Review: Kaili Blues – MIFF
First-time filmmakers seem to either stumble on their feet or find those feet immediately and use them to run away with a superb debut. Such is the case with Bi Gan, a poet-turned-director whose Kaili Blues is a simply staggering first feature.
The plot – in short, an uncle searching for a nephew – is central to the understanding of the film and yet absolutely irrelevant. It’s a tale of repentance and guilt, of soul-searching and memory… all themes explored through the plot, for sure, but it’s the mood and the technical audacity that drive this one home.
Poetic and hypnotic, the power of this film comes from its deceptive simplicity; it washes over you so easily that its depth and the contents themselves can too easily fall by the wayside. The whole film is a sort of daze and watching it in the uncertain hours of the night I wasn’t sure if I didn’t dream it all. But to simply call it a dream would be to discredit the details and quirks – and the effort – of all those involved in putting this together.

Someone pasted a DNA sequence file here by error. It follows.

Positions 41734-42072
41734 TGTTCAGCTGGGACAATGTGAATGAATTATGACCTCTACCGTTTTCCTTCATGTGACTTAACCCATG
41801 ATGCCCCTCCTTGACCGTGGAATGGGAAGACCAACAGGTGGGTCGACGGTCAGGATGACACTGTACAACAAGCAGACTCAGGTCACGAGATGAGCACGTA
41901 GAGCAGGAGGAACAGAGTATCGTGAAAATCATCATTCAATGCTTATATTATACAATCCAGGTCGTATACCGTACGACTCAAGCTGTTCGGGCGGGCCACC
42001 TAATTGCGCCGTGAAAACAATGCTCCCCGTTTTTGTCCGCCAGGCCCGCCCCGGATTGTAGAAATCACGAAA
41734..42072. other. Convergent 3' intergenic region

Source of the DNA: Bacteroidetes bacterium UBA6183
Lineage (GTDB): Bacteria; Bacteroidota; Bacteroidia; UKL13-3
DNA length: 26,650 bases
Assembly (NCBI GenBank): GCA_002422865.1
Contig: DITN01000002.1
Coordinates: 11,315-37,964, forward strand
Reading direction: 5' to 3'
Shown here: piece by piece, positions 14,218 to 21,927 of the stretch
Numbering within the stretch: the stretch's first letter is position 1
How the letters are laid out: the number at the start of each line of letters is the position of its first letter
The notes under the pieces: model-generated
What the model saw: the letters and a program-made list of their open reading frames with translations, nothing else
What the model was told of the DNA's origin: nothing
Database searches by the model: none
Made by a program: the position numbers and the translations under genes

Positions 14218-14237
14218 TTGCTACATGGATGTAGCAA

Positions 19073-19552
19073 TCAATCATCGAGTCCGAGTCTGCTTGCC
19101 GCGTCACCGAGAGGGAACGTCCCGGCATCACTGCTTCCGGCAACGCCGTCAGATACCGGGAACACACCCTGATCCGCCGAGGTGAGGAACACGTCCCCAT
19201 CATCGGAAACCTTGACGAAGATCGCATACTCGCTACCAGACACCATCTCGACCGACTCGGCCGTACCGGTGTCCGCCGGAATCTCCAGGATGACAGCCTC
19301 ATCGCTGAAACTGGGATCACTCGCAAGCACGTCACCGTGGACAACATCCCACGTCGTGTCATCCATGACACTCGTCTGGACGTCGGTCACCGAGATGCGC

No review of this film would be complete without mentioning the 40-odd-minute take, crafted beautifully in such a way that it’s barely noticeable and yet right there staring you in the face the whole time. The camerawork in general is to be commended (by Tianxing Wang, another first-timer) but reaches a whole other level in this sequence. There’s moments of stillness, moments of movement; one notable movement is when the camera takes a “shortcut” through some buildings as the scooter it had previously been following rides around and catches up with the camera a few seconds later.
I don’t think I’ve caught up with it, though. This will definitely need some further processing. Really highly recommended.
Written by Ben Volchok
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